About Us

The Caspian Post helps you see the region from a whole new angle!


 

Our Mission

The Caspian Post (run by Stephanie Lazerte and Mark Elliott) exists to give voice to a region largely unexplored by those outside of it – informing the world about the politics, economy and people of the Caspian region[1]. We keep our ear to the ground to celebrate, explain, and shine a spotlight on the intersection of Europe and Asia. We collaborate with a variety of institutions and organizations to present what we learn in a way that honors the careful work of bridging cultures. Our over-arching aim is to keep the global community informed about the area, with a priority on explaining and interpreting Azerbaijani perspectives.

 

We Value Empowerment

The Caspian Post aims to maintain a dedicated platform for those in the Caspian region whose voices haven’t had an effective international means of expression (including but not restricted to minority groups, speakers of minority languages, women, displaced refugees, the underprivileged and those who think and live differently).

 

We Value Celebration

The Caspian Post aims to celebrate the Caspian region’s history, culture, languages, and rich diversity. We highlight the people of this land and mark their successes, wherever they are and whatever they are doing. We know the Caspian region is energizing and inspiring - we want to share that with you!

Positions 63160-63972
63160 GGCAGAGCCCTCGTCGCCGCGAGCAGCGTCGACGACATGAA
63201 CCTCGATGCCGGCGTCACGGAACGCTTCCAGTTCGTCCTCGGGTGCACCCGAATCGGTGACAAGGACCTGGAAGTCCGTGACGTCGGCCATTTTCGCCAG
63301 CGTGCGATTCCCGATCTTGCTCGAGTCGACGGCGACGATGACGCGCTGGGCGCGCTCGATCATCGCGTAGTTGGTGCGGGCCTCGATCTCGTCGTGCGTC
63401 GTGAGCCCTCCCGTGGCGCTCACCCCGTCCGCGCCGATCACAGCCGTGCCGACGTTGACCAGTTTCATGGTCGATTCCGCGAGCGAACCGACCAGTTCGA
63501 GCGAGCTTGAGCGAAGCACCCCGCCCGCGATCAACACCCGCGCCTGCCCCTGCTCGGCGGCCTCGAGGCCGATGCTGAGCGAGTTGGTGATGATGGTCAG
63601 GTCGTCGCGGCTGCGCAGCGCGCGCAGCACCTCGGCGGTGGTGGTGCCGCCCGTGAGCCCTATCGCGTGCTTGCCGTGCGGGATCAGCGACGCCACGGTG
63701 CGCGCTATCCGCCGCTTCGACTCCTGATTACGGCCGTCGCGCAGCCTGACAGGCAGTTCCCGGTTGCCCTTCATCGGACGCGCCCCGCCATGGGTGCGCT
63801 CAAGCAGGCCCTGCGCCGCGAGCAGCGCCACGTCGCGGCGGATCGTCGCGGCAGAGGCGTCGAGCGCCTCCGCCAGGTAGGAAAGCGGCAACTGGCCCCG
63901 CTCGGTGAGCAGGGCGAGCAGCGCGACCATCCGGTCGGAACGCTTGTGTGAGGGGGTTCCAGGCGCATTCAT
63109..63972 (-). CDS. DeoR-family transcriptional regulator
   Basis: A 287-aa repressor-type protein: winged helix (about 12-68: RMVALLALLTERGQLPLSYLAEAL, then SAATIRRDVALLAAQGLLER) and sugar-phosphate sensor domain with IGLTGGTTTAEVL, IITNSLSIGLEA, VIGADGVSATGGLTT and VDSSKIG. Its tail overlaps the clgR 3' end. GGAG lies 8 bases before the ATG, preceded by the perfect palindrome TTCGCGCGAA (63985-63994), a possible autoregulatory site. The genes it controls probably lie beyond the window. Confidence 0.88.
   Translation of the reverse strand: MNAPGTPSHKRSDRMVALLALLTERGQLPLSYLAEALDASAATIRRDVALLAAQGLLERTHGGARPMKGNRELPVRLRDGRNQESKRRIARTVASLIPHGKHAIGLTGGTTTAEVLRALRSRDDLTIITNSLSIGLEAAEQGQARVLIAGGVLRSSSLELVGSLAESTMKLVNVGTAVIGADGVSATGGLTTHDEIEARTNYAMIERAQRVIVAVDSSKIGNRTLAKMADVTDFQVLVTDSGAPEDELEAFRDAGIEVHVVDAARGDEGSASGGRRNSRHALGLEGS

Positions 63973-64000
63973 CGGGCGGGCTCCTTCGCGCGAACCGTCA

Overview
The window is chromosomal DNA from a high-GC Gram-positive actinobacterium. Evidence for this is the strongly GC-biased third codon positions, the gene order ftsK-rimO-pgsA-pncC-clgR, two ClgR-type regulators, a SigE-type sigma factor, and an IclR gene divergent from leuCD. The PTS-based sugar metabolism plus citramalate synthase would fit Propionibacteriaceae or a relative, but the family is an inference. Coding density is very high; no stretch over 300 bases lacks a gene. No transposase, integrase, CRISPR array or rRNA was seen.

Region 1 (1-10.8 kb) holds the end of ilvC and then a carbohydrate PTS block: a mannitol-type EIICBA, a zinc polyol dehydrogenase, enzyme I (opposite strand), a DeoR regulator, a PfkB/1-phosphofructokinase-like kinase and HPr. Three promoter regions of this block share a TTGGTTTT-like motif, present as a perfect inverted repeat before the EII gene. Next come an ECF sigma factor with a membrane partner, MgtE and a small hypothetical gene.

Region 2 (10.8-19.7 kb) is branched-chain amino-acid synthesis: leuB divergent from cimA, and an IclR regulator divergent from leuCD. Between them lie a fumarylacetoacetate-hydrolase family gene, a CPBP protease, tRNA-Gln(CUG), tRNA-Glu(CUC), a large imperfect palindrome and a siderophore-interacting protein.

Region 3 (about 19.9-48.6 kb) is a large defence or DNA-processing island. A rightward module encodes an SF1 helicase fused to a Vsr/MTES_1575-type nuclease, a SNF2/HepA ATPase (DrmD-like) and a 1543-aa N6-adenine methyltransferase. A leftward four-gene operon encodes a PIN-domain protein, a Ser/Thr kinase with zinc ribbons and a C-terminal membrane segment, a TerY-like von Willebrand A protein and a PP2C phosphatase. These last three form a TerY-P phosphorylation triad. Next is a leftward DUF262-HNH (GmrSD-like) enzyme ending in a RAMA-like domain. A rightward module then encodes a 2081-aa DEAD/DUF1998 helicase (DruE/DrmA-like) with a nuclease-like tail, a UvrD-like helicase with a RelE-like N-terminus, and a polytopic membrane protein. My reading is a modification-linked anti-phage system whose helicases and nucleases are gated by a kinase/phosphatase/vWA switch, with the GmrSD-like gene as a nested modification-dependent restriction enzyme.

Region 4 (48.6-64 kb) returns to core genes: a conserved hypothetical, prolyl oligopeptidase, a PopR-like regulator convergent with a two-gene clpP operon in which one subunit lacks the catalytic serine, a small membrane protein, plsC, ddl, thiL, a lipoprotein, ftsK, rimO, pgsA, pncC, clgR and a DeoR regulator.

We Value Collaboration

The Caspian Post aims to work together with news agencies, online and offline publications, organizations, non-profits, writers, artists, and media outlets to communicate relevant information quickly and reliably.

 

We Value Cultural Intelligence

The Caspian Post aims to present and explain the issues of a particular place for those who don’t live there. We are well aware that implicit information in one context must be made explicit in another. You will find that our articles unpack knowledge that is taken for granted by the average person living in the Caspian region so that it will be easily understood by a western audience.

 


[1] Azerbaijan, Georgia, Armenia, Turkey, Turkmenistan, Kazakhstan, Uzbekistan, Iran and the Russian Federation.